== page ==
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The Hypocrites

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Members of the band

  Paul Masson - bass guitar, lead vox
  Al Pacheco - guitars, backing vox
  Ben Pranger - guitars, backing vox

General info

  “Their style of punk-infused college rock is just the ticket in today’s industry”—J. H. U. Newsletter
   It’s hard to be unique in the music world today. So many bands emerge as the next Ramones, the next Rolling Stones, the next AC/DC. Has originality been dead since Johnny Marr left the Smiths? Can a young band only hope to sift through the past in order to find their sound? Perhaps, but The Hypocrites are a band who recognize the difference between honoring their influences and stealing The Glitter Twins’ act.
   In March 2002, three bookish Johns Hopkins University graduates decided to put their prestigious degrees to good use and start a rock n’ roll band. Sparked from the cinders of the fiery train wreck that was their previous outfit (garage act From the Hip), Paul Masson, Al Pacheco, and Ben Pranger sought to explore a wider range of musical influences and hone their songwriting into a mature, melodic blend. Eager to commit these new ideas to tape, the Baltimore-based band took to Manhattan’s Dampcellar Studios. Teamed with the production duo of Carmen Yates and Thor Johnsson, The Hypocrites hoped to emerge from these sessions with a decent enough demo to land them better gigs. What came out of those Summer 2002 sessions, however, was something much more substantial. Faced with the challenge of finding an identity for each individual song, and continually pushed to the limits of their musical vocabulary by Yates and Johnsson, the band had soon transformed five acoustic demos into five fully realized and fully distinctive rock songs.
  From the tongue-in-cheek lyrics and soaring guitars of opener “Whipping Boy” to the folk-blues outro of “50/50,” The Hypocrites EP runs the gamut of rock music. Filling out the recording are possible radio singles “In Secret” and “Specter,” the former a rather thoughtful lyrical contemplation complete with swirling guitars from Pranger and Pacheco, the latter a centerpiece of balladry and bombast fleshed out by the at once vulnerable and cocksure voice of Paul Masson. Thrown into the mix for some good punk-rock fun is “Nonsense,” a power-chord romp driven ahead by Masson’s thumping bass and a retro synth line.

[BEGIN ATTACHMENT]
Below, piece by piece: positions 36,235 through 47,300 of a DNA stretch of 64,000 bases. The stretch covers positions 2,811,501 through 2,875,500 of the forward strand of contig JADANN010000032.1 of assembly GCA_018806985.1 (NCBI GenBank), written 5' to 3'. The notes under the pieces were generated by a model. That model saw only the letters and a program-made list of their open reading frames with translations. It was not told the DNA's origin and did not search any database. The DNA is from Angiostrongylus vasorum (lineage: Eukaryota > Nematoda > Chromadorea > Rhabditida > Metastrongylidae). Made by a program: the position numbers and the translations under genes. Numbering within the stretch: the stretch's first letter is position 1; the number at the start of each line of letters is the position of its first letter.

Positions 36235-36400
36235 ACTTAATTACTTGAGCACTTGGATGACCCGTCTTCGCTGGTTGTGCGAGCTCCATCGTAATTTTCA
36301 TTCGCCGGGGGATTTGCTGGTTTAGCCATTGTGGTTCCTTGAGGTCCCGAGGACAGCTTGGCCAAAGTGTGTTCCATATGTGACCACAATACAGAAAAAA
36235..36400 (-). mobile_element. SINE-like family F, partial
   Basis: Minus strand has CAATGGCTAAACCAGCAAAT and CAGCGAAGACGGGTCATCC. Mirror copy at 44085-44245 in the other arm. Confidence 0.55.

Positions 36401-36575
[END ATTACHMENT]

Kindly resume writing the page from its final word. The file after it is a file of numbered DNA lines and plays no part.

Now armed with a professional EP worthy of radio airplay, the band returned to Baltimore and set about translating The Hypocrites-on-tape into The Hypocrites-onstage. Like their EP, a Hypocrites show takes the audience on a trip from the peaks of punk-rock noise to the valleys of delicate, crafted songwriting, all the while providing an outlet for the band’s ever-growing backlog of new material. Planning to make a career in the music business, Masson, Pranger, and Pacheco hope for the opportunity to record this new material and take it on the road to as many people as possible.

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50/50 2.60 MB Download
In Secret 3.82 MB Download
Nonsense 2.58 MB Download
Spectre 5.11 MB Download
Whipping Boy 2.86 MB Download

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